2023 General Elections in Nigeria: Understanding the Stakes and Implications

Nigerian flag and a voting box

The 2023 general elections present Nigerians with another opportunity to select a new president, governors, and members of the national assembly. The elections come at a time when national conversations are focused on growing insecurity, given the escalating rates of kidnappings and armed violence, and economic decline evidenced in unprecedented levels of inflation and unemployment.[1] Not lost in these conversations are the implications of the 2023 general elections for the stability and long-term future of the country. Nigeria´s presidential election garners significant attention given the enormous powers conferred on the president by the constitution and the responsibilities for converting political ideas into public policy.[2] As president Muhammadu Buhari steps down due to term limitation, who emerges as president, in terms of their ideas and structures for converting these ideas into public policy, is of interest to Nigerian voters.

Who are the Candidates?

Three candidates stand out of a group of eighteen in the forthcoming 2023 presidential election. Bola Ahmed Tinubu, a former governor of Lagos state from 1999 to 2007, and a former senator during the short-lived Third Republic is the candidate of the All Progressives Congress (APC). He is credited with kickstarting the reforms that made Lagos state become Nigeria´s most viable state.[3] Atiku Abubakar, a former vice-president from 1999 to 2007, is the flagbearer of the Peoples´ Democratic Party (PDP) and was responsible for the privatization of public assets during the Obasanjo administration.[4] Last, but not least, Peter Obi, a former governor of Anambra state from 2006 to 2014 is the nominee of the Labour Party (LP). Obi´s tenure as governor is remembered for improvements in education, healthcare, and accountability in the use of public finances.[5]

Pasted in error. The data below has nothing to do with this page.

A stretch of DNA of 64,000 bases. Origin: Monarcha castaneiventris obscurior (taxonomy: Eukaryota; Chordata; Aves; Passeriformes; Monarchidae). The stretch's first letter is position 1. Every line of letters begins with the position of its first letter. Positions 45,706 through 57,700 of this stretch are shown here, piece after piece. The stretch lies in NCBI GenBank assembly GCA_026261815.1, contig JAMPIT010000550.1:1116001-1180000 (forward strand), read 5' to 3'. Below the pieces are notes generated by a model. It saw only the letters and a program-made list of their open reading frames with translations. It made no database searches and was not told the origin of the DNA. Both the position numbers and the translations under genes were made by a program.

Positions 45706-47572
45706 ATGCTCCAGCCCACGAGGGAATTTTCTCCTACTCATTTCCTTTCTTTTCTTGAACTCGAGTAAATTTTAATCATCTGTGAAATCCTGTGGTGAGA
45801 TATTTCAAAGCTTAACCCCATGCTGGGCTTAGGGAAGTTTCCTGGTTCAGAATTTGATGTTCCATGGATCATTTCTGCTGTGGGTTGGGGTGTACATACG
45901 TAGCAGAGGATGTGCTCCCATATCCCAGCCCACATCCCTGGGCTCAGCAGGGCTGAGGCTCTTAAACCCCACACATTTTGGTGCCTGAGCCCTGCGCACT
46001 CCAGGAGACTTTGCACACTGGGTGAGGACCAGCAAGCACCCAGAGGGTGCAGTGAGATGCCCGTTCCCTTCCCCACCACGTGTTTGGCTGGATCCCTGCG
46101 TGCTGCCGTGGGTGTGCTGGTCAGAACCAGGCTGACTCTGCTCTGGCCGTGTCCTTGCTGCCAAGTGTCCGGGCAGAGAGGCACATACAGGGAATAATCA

Even though public campaigns by presidential candidates and their parties commence on September 28, 2022.[6] The candidates have been using various private fora and social media platforms to give a hint of their plans and programs aimed at convincing Nigerians to vote for them during the elections. While there are cleavages along ethnic, religious, and class lines and these play a role in voting. Nigerians are exhausted by the myriad political, economic, and security problems confronting the country leading to increased calls for candidates to provide detailed and actionable plans for governance. The elections herald the promise of moving beyond business as usual given the shared urgency about Nigeria´s immediate and long-term future. Can these candidates articulate and deliver on their policy and development plans? Do they have a grasp of the front-burner issues affecting Nigeria? These are questions that must be addressed as the country heads to the polls in 2023.

What are the Issues? 

To comprehend why the upcoming election is so crucial, it is important to dissect all the issues at stake and better understand the challenge in front of the future president. The election occurs amid a backdrop of numerous intricate, economic, security, and political challenges. Furthermore, the election results will have a significant impact on not only Nigeria but the entire West Africa, which is now experiencing political unrest due to recent coups in the region.